Non Ci Sono Piu’ Le Mezze Stagioni: Talking About the Weather in Italy

“There are no more middle seasons” is the Italian equivalent of “Things ain’t what they used to be” – more than a truism, it’s a cliché of people complaining about the modern world, and resistance to change in general.

Taking it at face value, I don’t think the “middle seasons” have disappeared: I’ve rarely seen an abrupt transition from winter to spring to summer to fall anywhere in the world. However, though it is also a cliché to marvel about the strange behavior of the weather in all times and places, in the last few years the weather certainly seems to have gone crazy, at least in Italy.

The last three days of January are traditionally considered the coldest of the year and are called i giorni della merla – the days of the blackbird. This derives from an ancient legend that these birds used to be white, but one, finding herself about to freeze to death during these coldest days, took refuge in a chimney. She emerged black with soot, and her descendants have been black ever since (an example of Lamarckian inheritance).

Although this year January and February were unusually warm and dry all over Italy, everyone’s winter colds and flus seem to have been more virulent and lingering than in recent memory. This may be because there was no rain to wash away the winter smog, and the plants, confused by the warmth, started blooming early, bringing on seasonal allergies far too soon. Everyone blamed the unusual weather – blaming the weather for illness is a long-standing Italian tradition, whether that weather is averagely normal, severely normal, or completely unusual.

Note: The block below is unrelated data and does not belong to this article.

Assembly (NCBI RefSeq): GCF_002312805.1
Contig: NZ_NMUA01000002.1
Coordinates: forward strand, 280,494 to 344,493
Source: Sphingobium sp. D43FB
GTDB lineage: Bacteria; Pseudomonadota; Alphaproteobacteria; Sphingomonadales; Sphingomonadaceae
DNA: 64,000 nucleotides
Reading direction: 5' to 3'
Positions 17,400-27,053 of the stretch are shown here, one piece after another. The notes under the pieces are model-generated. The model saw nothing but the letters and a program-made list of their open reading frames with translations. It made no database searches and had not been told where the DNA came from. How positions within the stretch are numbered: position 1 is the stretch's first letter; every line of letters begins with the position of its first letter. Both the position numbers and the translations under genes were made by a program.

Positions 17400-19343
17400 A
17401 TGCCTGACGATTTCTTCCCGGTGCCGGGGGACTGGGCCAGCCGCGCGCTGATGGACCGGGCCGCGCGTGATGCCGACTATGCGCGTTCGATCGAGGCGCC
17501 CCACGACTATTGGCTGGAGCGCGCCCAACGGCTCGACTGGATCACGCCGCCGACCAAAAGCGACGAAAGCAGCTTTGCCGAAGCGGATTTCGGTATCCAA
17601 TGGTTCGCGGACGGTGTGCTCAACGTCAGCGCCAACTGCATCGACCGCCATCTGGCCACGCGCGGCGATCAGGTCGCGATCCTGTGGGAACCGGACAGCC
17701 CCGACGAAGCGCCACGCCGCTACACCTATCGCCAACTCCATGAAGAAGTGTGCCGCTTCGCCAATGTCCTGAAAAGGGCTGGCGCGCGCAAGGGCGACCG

In late March the cold weather returned, but at least it brought rain with it. Another Italian seasonal saying is: Marzo, marzo, pazzerello – esce il sole, apri l’ombrello – “March, March, crazy little thing – the sun comes out, open your umbrella.” I suppose this refers to the phenomenon of patches of raincloud precipitating directly overhead, while the sun slants through from nearby patches of clear blue sky. (My Texan aunt used to call this “the devil beating his wife” – ?!?)

Now it’s April, with its own apposite saying: Aprile, ogni goccia un barile (“April, every drop a barrel”). Well, we haven’t quite been getting barrels of rain yet, but far more than we had during the winter; there’s even fresh snow on the peaks visible from our house.

The upcoming Easter weekend is supposed to be sunny and warm in Italy, to the delight of the over 8 million Italians who will be travelling somewhere or other for a vacation – schools are closed for up to a week, and some offices are also giving a long ponte. Myself, I plan to spend the holiday quietly at home – still trying to recover from my own lingering winter ailments.

What other sayings do you know about weather (in Italian or any other language)?


  1. le mois d’avril n’ôtez pas un fil, le mois de mai faites comme vous voulez

    which translates more or less:

    the month of April, don’t remove a stitch (of clothing), the month of May do as you will.

    This refers to April perhaps seeming warmer than it really is, might turn colder at any moment as opposite to May when the weather should be fine, However in my experience you can get pooky weather any time of year here.


  2. An Easter weather one (it’s in milan dialect and i’m not good at spelling it):
    l suu sü l’uliva, l’aqua süi ciapp
    Literal translation:
    Sun on the olive, water on the [butt] cheeks.
    If the Olive Sunday (the one before Easter) is sunny it will rain on Easter (here cheeks stand for the the boiled eggs eaten on Easter).

  3. “Aprile, ogni goccia un barile” is not about barrels of rain.

    It refers to the fact that every raindrop in this month, will be transformed in a barrel of wine in october.


  4. I have always loved the Flanders and Swann Song of the Weather (English Weather)… as follows… For any of you not familiar with Flanders and Swann, I heartily recommend them!

    January brings the snow
    Makes your feet and fingers glow
    February’s Ice and sleet
    Freeze the toes right off your feet
    Welcome March with wintry wind
    Would thou wer’t not so unkind